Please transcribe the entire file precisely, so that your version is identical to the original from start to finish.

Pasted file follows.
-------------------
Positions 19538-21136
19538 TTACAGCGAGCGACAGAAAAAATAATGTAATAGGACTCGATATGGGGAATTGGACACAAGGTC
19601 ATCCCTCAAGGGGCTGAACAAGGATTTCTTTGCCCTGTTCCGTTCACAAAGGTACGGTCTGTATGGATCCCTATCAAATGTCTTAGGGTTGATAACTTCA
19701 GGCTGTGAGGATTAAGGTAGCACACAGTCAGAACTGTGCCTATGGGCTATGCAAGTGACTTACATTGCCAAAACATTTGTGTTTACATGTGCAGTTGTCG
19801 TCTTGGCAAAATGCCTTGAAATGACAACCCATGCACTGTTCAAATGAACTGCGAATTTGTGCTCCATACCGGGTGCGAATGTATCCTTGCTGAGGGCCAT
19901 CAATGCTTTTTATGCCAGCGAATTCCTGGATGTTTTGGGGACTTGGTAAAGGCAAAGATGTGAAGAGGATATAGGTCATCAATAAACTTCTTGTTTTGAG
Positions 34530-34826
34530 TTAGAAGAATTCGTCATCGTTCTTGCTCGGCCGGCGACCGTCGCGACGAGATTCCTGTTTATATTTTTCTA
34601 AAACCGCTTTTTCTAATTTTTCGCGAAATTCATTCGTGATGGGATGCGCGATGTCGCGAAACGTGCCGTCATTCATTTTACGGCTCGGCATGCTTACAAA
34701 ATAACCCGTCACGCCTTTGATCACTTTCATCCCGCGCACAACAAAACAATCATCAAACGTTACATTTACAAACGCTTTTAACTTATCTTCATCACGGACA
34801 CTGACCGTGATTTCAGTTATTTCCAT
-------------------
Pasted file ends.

Positions 19538-21136
19538 TTACAGCGAGCGACAGAAAAAATAATGTAATAGGACTCGATATGGGGAATTGGACACAAGGTC
19601 ATCCCTCAAGGGGCTGAACAAGGATTTCTTTGCCCTGTTCCGTTCACAAAGGTACGGTCTGTATGGATCCCTATCAAATGTCTTAGGGTTGATAACTTCA
19701 GGCTGTGAGGATTAAGGTAGCACACAGTCAGAACTGTGCCTATGGGCTATGCAAGTGACTTACATTGCCAAAACATTTGTGTTTACATGTGCAGTTGTCG
19801 TCTTGGCAAAATGCCTTGAAATGACAACCCATGCACTGTTCAAATGAACTGCGAATTTGTGCTCCATACCGGGTGCGAATGTATCCTTGCTGAGGGCCAT
19901 CAATGCTTTTTATGCCAGCGAATTCCTGGATGTTTTGGGGACTTGGTAAAGGCAAAGATGTGAAGAGGATATAGGTCATCAATAAACTTCTTGTTTTGAG
Positions 34530-34826
34530 TTAGAAGAATTCGTCATCGTTCTTGCTCGGCCGGCGACCGTCGCGACGAGATTCCTGTTTATATTTTTCTA
34601 AAACCGCTTTTTCTAATTTTTCGCGAAATTCATTCGTGATGGGATGCGCGATGTCGCGAAACGTGCCGTCATTCATTTTACGGCTCGGCATGCTTACAAA
34701 ATAACCCGTCACGCCTTTGATCACTTTCATCCCGCGCACAACAAAACAATCATCAAACGTTACATTTACAAACGCTTTTAACTTATCTTCATCACGGACA
34801 CTGACCGTGATTTCAGTTATTTCCAT